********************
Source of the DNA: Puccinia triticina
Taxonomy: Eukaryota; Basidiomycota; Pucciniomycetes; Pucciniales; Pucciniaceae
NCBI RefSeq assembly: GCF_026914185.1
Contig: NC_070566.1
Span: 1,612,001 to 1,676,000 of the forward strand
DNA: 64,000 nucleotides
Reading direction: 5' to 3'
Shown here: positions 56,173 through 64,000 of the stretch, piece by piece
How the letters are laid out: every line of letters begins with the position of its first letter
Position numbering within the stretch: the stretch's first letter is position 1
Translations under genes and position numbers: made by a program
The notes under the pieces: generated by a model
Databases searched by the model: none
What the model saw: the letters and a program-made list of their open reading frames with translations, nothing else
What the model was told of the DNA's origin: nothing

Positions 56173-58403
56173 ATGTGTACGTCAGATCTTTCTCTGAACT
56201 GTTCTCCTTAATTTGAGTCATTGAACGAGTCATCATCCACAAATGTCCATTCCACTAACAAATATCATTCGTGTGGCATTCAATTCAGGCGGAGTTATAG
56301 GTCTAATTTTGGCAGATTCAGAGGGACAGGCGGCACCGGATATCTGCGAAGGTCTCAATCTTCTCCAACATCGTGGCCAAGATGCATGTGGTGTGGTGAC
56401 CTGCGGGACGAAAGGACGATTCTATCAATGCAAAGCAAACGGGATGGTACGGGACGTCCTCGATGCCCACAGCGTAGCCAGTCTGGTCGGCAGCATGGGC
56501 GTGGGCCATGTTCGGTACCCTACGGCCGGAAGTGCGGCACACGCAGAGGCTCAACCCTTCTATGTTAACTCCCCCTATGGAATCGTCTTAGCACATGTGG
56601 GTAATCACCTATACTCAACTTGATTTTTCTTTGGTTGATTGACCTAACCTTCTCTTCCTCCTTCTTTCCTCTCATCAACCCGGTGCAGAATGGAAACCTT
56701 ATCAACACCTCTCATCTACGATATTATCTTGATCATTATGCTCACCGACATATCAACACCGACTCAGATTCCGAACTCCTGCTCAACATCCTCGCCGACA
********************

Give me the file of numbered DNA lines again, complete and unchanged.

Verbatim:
Source of the DNA: Puccinia triticina
Taxonomy: Eukaryota; Basidiomycota; Pucciniomycetes; Pucciniales; Pucciniaceae
NCBI RefSeq assembly: GCF_026914185.1
Contig: NC_070566.1
Span: 1,612,001 to 1,676,000 of the forward strand
DNA: 64,000 nucleotides
Reading direction: 5' to 3'
Shown here: positions 56,173 through 64,000 of the stretch, piece by piece
How the letters are laid out: every line of letters begins with the position of its first letter
Position numbering within the stretch: the stretch's first letter is position 1
Translations under genes and position numbers: made by a program
The notes under the pieces: generated by a model
Databases searched by the model: none
What the model saw: the letters and a program-made list of their open reading frames with translations, nothing else
What the model was told of the DNA's origin: nothing

Positions 56173-58403
56173 ATGTGTACGTCAGATCTTTCTCTGAACT
56201 GTTCTCCTTAATTTGAGTCATTGAACGAGTCATCATCCACAAATGTCCATTCCACTAACAAATATCATTCGTGTGGCATTCAATTCAGGCGGAGTTATAG
56301 GTCTAATTTTGGCAGATTCAGAGGGACAGGCGGCACCGGATATCTGCGAAGGTCTCAATCTTCTCCAACATCGTGGCCAAGATGCATGTGGTGTGGTGAC
56401 CTGCGGGACGAAAGGACGATTCTATCAATGCAAAGCAAACGGGATGGTACGGGACGTCCTCGATGCCCACAGCGTAGCCAGTCTGGTCGGCAGCATGGGC
56501 GTGGGCCATGTTCGGTACCCTACGGCCGGAAGTGCGGCACACGCAGAGGCTCAACCCTTCTATGTTAACTCCCCCTATGGAATCGTCTTAGCACATGTGG
56601 GTAATCACCTATACTCAACTTGATTTTTCTTTGGTTGATTGACCTAACCTTCTCTTCCTCCTTCTTTCCTCTCATCAACCCGGTGCAGAATGGAAACCTT
56701 ATCAACACCTCTCATCTACGATATTATCTTGATCATTATGCTCACCGACATATCAACACCGACTCAGATTCCGAACTCCTGCTCAACATCCTCGCCGACA